Submitted: December 31, 2013
Plaintiff Numoda Corporation ("Numoda") brought this action seeking the issuance to it of stock of Defendant Numoda Technologies, Inc. ("NT"). As of now, NT has no issued stock.
This is another action involving companies that are substantially subject to the control of one family. In Boris v. Schaheen,  the Court concluded that John A. Boris and Ann S. Boris, brother and sister, and not Mary S. Schaheen ("Mary"), their sister, controlled Numoda. Mary and John Houriet, Jr. are the only directors of NT and, if NT's stock is issued to Numoda, it is likely that they will be removed by, and replaced by, Mary's brother and sister.
Numoda now seeks a status quo order protecting it against improvident actions by the current members of NT's board of directors.
Status quo (or standstill) orders are frequently, if not routinely, entered in actions under 8 Del. C. § 225 that address the composition of a company's board of directors. This, of course, is not an action under Section 225. Instead, it is an action seeking the issuance of stock by NT to Numoda. Numoda argues that, because the ultimate objective of this action, after issuance of the stock, is to reconstitute NT's board of directors, then the approach of Section 225 should be followed here.
While Numoda suggests that a status quo order should be entered almost as a matter of course, NT responds by pointing out, first, that this is not a Section 225 action and, second, that the relief that Numoda seeks is more properly characterized as a preliminary injunction. To earn a preliminary injunction, a party, of course, must demonstrate a reasonable probability of success on the merits, the likelihood of irreparable harm in the absence of such relief, and a favorable balancing of the equities.
Preservation of NT while its capital structure is resolved is certainly a reasonable objective. Mary is seriously pursuing an appeal of this Court's adverse decision regarding control of Numoda and has, along with some colleagues, filed another action seeking a realignment of Numoda's capital structure. Thus, the likelihood that the current NT board would imminently do something materially and irreparably harmful to NT is not compelling. Although the risk of harmful actions may be minimal, this case was brought to facilitate a determination of who controls NT. Some limited restriction on the power of NT's current board is appropriate in order to reduce the risk of untoward consequences. Yet, these circumstances do not support the entry of a status quo order that governs the conduct of NT in great detail. This case calls for a balancing of some need for attempting to assure the preservation of NT against an unwarranted restriction on the activities of NT's current board, the effective control of which has not changed since 2006.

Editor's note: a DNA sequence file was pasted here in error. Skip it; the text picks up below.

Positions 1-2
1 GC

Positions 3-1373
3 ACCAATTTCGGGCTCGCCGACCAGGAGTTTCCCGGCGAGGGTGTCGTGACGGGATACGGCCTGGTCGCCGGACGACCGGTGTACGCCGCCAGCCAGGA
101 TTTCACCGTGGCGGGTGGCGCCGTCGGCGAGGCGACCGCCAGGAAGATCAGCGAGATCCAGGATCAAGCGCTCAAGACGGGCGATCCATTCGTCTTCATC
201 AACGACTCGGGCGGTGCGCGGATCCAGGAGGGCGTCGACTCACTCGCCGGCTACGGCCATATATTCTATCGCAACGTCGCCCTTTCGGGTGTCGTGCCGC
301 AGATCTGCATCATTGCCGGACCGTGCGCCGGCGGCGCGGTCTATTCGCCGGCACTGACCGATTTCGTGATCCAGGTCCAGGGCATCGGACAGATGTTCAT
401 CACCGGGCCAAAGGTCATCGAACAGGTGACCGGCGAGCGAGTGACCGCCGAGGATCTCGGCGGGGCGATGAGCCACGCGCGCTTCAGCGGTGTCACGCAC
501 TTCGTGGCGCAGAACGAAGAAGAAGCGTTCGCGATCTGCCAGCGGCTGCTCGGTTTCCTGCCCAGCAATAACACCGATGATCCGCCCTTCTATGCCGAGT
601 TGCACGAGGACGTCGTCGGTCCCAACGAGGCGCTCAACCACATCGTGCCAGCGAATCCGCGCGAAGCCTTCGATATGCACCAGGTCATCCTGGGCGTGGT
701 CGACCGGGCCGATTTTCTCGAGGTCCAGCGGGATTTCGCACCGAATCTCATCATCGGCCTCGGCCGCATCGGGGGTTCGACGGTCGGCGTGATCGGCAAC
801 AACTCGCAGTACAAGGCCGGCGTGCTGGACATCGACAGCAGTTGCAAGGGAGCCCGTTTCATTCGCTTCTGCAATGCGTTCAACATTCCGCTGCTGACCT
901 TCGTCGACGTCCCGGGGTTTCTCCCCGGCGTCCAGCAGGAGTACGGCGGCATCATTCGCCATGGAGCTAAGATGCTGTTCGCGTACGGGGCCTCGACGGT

Accordingly, the Court will enter a status quo order that is limited in scope, but general in its terms. The primary consideration will be limiting activities outside the ordinary course of business. NT's principal function is holding intellectual property licensed to Numoda, and perhaps others. A sale or disposition of those assets could have significant, adverse effects on NT and, although such a transfer would be outside the ordinary course of business, reference to this particular concern is appropriate.
Very truly yours,
John W. Noble J.